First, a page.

Get Down With
The Blues, Tone-Cool CD TC 1153, 1995 (57:54)
Hot licks, scrunchy sound
Well, send your congratulations to Tony Zamagni, care of
Tone Cool records. This is one fine debut record from an
outstanding blues musician.
Apparently, Tony Zs been hiding out on the road
with the likes of the Platters and Ronnie Earl just waiting
for his chance to spring. And man, has he sprung. Tony says
his main influences are "the two Jimmies," Smith
and McGriff. When you feel comfortable pulling those names
out of the hat, youd better have something to show for
it. He doesin spades.
The first thing you notice is that theres some
real life in these boys. Sounds like somebody wanted to make
a record real bad. The excellent liner notes will fill you
in on Tonys whole storypiano lessons in the
convent to seasoned road warrior. They dont say where
he picked up his ear for writing. Nine of the ten tunes were
penned by Tony, and theyre not all just your
fathers I IV V. He manages to toss in some pretty
tasty, pretty subtle little twists, particularly on the
Thats not to say they dont get down and
shuffle. How could you not get down with Bernard Purdie,
Duke Robillard and Houston Person in tow? Purdies as
pretty as everhe kicks the band through the changes
and knocks a huge hole in it in the process (will he never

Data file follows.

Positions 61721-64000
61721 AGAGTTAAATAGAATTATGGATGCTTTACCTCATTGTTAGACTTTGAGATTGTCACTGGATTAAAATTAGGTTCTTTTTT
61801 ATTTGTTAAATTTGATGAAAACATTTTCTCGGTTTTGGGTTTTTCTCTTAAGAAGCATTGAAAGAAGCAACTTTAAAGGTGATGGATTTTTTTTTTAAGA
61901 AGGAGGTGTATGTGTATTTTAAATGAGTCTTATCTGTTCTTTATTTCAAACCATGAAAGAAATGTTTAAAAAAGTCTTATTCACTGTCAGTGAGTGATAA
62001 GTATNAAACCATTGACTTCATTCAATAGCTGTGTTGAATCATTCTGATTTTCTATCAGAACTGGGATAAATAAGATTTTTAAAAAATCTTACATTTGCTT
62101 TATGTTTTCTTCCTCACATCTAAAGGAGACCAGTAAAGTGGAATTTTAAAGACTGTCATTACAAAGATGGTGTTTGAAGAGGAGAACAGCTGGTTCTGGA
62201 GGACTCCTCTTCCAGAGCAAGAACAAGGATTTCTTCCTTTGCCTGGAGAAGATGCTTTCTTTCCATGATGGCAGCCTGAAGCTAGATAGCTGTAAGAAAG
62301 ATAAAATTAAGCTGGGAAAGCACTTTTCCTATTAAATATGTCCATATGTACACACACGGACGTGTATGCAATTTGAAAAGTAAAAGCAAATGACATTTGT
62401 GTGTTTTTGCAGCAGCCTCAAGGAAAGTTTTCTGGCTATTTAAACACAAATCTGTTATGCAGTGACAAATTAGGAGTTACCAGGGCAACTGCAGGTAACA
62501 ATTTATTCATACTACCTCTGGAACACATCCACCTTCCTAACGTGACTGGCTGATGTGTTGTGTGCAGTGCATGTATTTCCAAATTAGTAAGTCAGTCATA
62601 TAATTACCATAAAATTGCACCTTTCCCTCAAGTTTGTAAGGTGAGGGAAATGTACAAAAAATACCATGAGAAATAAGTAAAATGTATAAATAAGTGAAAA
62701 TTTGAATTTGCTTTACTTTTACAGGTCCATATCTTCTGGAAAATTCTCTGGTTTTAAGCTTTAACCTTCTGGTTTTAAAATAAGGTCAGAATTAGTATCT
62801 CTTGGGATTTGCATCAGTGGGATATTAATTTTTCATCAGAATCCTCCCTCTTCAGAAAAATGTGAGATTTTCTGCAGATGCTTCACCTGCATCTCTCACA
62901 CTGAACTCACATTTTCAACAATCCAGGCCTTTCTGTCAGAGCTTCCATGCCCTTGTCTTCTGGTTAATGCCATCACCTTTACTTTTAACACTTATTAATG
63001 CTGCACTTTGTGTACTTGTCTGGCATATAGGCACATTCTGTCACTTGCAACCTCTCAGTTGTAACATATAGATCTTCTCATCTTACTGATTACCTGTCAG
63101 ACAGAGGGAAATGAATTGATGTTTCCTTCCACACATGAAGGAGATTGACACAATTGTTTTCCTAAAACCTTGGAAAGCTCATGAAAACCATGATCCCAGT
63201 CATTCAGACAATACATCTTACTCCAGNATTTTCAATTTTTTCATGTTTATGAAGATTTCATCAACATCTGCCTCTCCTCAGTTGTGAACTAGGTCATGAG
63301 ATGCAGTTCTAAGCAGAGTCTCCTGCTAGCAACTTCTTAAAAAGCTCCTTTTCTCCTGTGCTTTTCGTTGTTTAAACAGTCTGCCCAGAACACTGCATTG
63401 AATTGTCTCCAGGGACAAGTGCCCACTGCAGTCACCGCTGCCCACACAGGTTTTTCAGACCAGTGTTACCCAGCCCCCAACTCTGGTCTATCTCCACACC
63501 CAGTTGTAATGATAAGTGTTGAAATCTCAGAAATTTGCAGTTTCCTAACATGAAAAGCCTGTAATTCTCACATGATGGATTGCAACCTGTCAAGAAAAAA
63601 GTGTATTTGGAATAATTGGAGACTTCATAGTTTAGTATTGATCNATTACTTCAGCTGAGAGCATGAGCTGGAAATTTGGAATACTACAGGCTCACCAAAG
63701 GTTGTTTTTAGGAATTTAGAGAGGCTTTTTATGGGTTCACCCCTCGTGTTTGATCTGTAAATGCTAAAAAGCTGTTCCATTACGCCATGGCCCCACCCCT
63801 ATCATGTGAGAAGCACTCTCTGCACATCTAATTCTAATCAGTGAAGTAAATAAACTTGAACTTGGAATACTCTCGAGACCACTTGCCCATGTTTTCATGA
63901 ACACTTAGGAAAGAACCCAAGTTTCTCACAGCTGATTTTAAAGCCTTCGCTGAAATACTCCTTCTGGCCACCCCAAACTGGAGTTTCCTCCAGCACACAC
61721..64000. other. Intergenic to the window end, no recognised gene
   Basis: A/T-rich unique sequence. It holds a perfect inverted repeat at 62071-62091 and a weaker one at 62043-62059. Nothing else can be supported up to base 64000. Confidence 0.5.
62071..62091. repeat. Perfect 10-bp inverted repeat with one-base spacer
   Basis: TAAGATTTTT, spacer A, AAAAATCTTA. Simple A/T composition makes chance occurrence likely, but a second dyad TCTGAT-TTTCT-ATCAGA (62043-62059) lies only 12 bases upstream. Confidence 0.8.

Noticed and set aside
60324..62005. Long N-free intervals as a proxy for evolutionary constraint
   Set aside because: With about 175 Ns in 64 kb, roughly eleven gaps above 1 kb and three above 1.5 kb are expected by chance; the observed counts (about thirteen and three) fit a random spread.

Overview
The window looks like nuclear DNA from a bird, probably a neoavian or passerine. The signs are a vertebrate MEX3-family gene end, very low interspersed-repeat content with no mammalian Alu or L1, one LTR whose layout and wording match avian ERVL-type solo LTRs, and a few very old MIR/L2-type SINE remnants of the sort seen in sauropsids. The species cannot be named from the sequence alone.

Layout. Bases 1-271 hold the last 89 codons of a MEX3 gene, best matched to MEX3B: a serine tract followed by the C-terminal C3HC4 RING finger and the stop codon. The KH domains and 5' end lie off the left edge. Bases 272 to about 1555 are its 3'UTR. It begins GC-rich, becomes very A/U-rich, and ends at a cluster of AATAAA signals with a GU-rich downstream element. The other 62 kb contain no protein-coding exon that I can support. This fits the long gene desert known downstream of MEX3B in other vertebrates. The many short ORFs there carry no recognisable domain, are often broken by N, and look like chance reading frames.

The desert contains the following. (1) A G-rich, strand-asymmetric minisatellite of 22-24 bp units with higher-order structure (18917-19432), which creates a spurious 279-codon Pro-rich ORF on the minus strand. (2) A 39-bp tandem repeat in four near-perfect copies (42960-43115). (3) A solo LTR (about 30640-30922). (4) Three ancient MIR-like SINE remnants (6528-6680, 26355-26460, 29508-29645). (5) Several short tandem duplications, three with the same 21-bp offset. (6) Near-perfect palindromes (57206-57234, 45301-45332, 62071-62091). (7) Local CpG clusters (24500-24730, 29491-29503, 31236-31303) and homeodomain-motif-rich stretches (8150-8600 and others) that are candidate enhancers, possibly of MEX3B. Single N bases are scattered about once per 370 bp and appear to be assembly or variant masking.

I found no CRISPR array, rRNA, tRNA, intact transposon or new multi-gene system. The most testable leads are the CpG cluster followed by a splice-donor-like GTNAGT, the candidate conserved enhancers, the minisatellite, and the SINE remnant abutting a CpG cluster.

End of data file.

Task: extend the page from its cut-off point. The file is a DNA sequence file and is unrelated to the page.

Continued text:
quit?). And it goes without saying that Robillard and Person
deliver according to their respective legendary statures.
The recording is very fine. Very crisp, very tart and
very dynamic. The kind that makes your face scrunch up when
the guitar bends into a blue note or the organ slides into
home. And slide it does. Forget the solo chops. Tony Z can
cut it with the best of them, but those years on the road
have whittled his comping sensibilities to a razor edge. He
can chop offbeats and swirl shimmering backing textures
behind a soloist like nobodys business.
If theres one nit to pick with this record,
its the vocals. To my ears, Tony has plenty to say on
the organyoud think that writing, playing and
producing would be just about enough for anybody.
Theres just no keeping some people down. If there are
two nits to pick, its the choice of fadeouts over real
endings on several tunes. I know these guys can end a tune,
and I want to hear the whole thing. Give it to me, Tony.
Dont keep it in the can.
You know, a friend of mine once called Jimmy McGriff the
Carlos Santana of the Hammond organ. Today, I declare Tony Z
the Stevie Ray Vaughan of the B-3. If youre not
hollerin "Yeah!" along with the record,
Im coming over to check your pulse. Tune in, turn it
up, and get down. Jason Staczek
Tony Zamagni, Hammond B-3 organ, vocals; Duke Robillard,
guitar; Bernard Purdie, drums; Houston Person, saxophone;
Johnny B. Gayden, bass; Sugar Blue, harmonica on one song.
Produced by Tony Zamagni; engineered by David Axelbaum;
mastered by Dr. Toby Mountain.
of related interest
Melvin Rhyne Quartet
Boss Organ, Criss Cross Jazz CD 1080,